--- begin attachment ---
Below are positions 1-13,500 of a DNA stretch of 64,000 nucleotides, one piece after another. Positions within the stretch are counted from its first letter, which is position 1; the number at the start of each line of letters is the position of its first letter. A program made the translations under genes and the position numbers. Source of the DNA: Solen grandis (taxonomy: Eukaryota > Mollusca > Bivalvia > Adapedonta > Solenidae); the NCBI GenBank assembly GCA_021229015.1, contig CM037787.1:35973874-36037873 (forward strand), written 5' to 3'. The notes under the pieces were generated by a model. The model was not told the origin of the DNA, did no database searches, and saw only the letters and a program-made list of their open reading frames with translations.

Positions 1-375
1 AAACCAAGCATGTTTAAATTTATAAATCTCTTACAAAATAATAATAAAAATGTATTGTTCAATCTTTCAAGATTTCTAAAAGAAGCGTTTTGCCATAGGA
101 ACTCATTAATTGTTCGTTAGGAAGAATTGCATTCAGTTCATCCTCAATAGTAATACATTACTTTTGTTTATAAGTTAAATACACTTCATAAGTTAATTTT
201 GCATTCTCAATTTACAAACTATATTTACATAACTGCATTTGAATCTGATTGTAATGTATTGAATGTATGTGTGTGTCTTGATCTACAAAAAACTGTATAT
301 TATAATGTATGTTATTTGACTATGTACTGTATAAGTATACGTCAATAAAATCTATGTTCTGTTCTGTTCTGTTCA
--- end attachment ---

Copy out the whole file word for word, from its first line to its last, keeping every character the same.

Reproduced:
Below are positions 1-13,500 of a DNA stretch of 64,000 nucleotides, one piece after another. Positions within the stretch are counted from its first letter, which is position 1; the number at the start of each line of letters is the position of its first letter. A program made the translations under genes and the position numbers. Source of the DNA: Solen grandis (taxonomy: Eukaryota > Mollusca > Bivalvia > Adapedonta > Solenidae); the NCBI GenBank assembly GCA_021229015.1, contig CM037787.1:35973874-36037873 (forward strand), written 5' to 3'. The notes under the pieces were generated by a model. The model was not told the origin of the DNA, did no database searches, and saw only the letters and a program-made list of their open reading frames with translations.

Positions 1-375
1 AAACCAAGCATGTTTAAATTTATAAATCTCTTACAAAATAATAATAAAAATGTATTGTTCAATCTTTCAAGATTTCTAAAAGAAGCGTTTTGCCATAGGA
101 ACTCATTAATTGTTCGTTAGGAAGAATTGCATTCAGTTCATCCTCAATAGTAATACATTACTTTTGTTTATAAGTTAAATACACTTCATAAGTTAATTTT
201 GCATTCTCAATTTACAAACTATATTTACATAACTGCATTTGAATCTGATTGTAATGTATTGAATGTATGTGTGTGTCTTGATCTACAAAAAACTGTATAT
301 TATAATGTATGTTATTTGACTATGTACTGTATAAGTATACGTCAATAAAATCTATGTTCTGTTCTGTTCTGTTCA